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  • Registered sex offenders free to relocate

    The News Enterprise

    HARDIN COUNTY – Thanks to Kentucky’s high court, most of Hardin County’s 148 registered sex offenders can now reside wherever they choose, regardless of their home’s proximity to schools, daycares and playgrounds.

    That is, for now, anyway.

    Kentucky Attorney General Jack Conway vows to challenge Kentucky Supreme Court’s Oct. 1 ruling that says Kentucky’s sex offender residency restrictions cannot apply to persons convicted prior to July 2006, when the law was enacted.

    The law under question kept all registered sex offenders, from those guilty of statutory rape to those convicted of child molestation, from living within 1,000 feet of places where children congregate, such as playgrounds, schools and daycares.

    The Court, in a 5-2 vote, declared that law unconstitutional and punitive, finding retroactive residence restrictions a form of “ex post facto punishment,” violating Article I, Section 10, of the U.S. Constitution.

    “The flaw is that residence restrictions are even less like civil commitment than they are like banishment,” the Court’s opinion states. “The majority also finds (the law) excessive because the restricted areas can change as protected sites come and go.”

    This month’s decision was made after Kenton County prosecutors appealed a judge’s decision to dismiss charges against a man’s appeal for allegedly violating the residency rules.

    Michael Baker was arrested in February 2007 after probation and parole officers found he lived too close to a public park. The alleged offense occurred 12 years after Baker pleaded guilty to a third-degree rape.

    Kenton District Judge Martin Sheehan dismissed the charges and gave strong arguments to support his decision.

    Sheehan opined the restrictions were ineffective at doing what they were intended to do: protect children.

    He pointed out that most sex offenses against children are committed by family members or trusted friends of the family. The residency restrictions, he said, do not address that problem.

    The restrictions keep registered sex offenders from residing near schools and parks, but fail to keep pedophiles, or any other offender, from stalking a school or ambushing a child in a park.

    Despite Sheehan’s reasoning behind the decision, prosecutors appealed the dismissal and the case fell on the laps of Kentucky’s Supreme Court.

    After review, five Justices agreed with Sheehan, but Chief Justice John D. Minton Jr. and Justice Lisabeth Hughes Abramson did not.

    With the majority winning, Sheehan’s opinion was supported.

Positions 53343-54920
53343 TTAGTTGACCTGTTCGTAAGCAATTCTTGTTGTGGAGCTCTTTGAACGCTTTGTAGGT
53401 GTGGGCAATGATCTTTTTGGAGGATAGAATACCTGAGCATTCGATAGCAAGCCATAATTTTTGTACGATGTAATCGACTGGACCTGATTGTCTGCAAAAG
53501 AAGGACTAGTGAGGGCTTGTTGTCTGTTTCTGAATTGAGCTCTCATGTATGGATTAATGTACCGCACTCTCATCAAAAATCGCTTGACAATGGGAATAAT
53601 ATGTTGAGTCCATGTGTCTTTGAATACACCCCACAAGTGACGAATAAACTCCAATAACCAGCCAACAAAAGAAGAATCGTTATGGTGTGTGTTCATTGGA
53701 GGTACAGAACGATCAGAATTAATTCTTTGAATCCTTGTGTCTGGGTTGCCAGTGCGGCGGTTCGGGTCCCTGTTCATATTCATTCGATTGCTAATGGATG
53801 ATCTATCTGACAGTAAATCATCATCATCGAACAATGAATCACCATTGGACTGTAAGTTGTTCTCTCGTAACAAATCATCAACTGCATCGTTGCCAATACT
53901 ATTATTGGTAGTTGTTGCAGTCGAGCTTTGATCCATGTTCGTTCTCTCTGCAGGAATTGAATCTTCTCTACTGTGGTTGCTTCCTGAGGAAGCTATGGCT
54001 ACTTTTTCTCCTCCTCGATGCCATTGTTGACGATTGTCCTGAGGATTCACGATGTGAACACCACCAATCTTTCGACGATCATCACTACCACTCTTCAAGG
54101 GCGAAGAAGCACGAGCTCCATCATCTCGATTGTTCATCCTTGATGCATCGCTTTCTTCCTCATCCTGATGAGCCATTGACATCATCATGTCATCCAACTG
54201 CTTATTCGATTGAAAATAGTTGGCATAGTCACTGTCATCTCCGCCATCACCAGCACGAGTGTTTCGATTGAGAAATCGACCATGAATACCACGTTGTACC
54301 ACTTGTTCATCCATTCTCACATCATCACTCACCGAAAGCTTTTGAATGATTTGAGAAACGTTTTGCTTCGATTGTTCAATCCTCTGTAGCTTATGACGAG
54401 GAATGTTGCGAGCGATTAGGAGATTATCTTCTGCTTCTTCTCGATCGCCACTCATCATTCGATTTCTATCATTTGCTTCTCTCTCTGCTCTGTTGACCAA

What does it all mean?

    As a result of the ruling, residency restrictions forbidding registered offenders from living within 1,000 feet of a place where children congregate can not be enforced on those convicted before July 2006.

    Generations from now the law will apply to all, but for now, it applies to a small percentage of all registered offenders.

    A variety of criminal charges are reflected by Kentucky’s Sex Offender Registry. Not all persons on the list are pedophiles or violent rapists. Many on the list, including most female offenders, have been ordered to register as a result of having consensual sex with a teenager.

    Because of that, the change in residency restrictions will affect thousands statewide – allowing them to move into close proximities of schools, daycares and parks.

    About 1,000 registered sex offenders living in Hardin and the seven surrounding counties will be able to do the same, if they someday decide to relocate.

    The law will no longer apply to about 120 of Hardin County’s 148 registered sex offenders, since only a few dozen were convicted after July 2006.

    Is that it? Is it final?

    The decision could be overturned by a higher court, or after another review by the same panel.

    “The Attorney General is very concerned about impact on public safety as a result of this ruling,” Conway spokeswoman Allison Martin said.

    Martin said Conway has a couple more weeks to answer with a request for a rehearing or for a review of the ruling by the U.S. Supreme Court.

    “We may do both,” Martin said.

    Does anyone else care? Who does this affect?

    No state or county prosecutors in Hardin County would comment on the change to residency restrictions. Representatives of the local rape crisis center did not return phone calls.

    There hasn’t been a loud public outcry against the loss of residency restrictions, either.

    And no offenders are openly applauding the change.

    It seems few people in Hardin County, on either side of the issue, have been impacted by, or care much about, the residency restrictions.

    Since 2006, when tighter residency restrictions became law, only three registered sex offenders living in Hardin County have been charged with violating the rules.